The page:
This looks an awful lot like knitting, doesn’t it? This is what I like to call Crochet Stockinette. Unlike other techniques, the method does not involve Tunisian crochet or knooking. It uses only stitches you already know. Any crocheter — even a beginner — can do this technique.
By now you’ve noticed that Crochet Stockinette is worked from side to side instead of up and down as in knitted stockinette. But all you have to do is turn the project sideways to get the look as shown in our first photograph of the technique.
Similar Crochet Techniques
Camel Stitch: Crochet stockinette most closely resembles the camel stitch. In camel stitch, your stitches are always worked in the third loop in front of the stitch, as shown in Step 6 (although some tutorials show the stitch being worked around the post of the stitch instead of in any of the loops). This results in a fabric that “braids” on both sides, with the “braids” spaced a row apart. Crochet stockinette is different in that it alternates between using the third loop in the back and the third loop in the front, which creates a fabric that only has “braids” on one side, but no spacing between the “braids.”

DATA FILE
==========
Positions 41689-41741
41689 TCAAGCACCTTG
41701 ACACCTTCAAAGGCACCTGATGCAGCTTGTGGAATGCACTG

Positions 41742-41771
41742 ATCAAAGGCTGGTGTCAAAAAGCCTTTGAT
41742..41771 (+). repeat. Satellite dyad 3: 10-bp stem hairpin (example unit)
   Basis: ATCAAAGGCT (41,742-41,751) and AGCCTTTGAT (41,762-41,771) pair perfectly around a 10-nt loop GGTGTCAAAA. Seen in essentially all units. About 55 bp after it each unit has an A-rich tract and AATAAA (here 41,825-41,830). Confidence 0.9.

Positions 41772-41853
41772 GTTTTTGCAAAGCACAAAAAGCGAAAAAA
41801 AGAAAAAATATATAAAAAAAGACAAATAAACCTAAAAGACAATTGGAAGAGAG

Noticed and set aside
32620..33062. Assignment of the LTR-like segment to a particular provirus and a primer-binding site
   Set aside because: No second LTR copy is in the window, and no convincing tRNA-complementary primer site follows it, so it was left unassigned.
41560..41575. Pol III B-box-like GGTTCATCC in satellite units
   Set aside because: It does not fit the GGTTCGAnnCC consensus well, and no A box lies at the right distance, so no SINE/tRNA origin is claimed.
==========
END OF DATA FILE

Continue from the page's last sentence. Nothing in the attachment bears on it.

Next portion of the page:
Waffle Weave Technique: This technique is not to be confused with the waffle weave stitch. Stitches in the waffle weave technique are worked over two loops: the back loop of the current row and the unused loop of the row below it. This creates a fabric that is double-thick and apparently can be worked so that one side is one color and the other side another color. Crochet stockinette is different in that the stitches are only ever worked in one loop, and the fabric is only single thickness.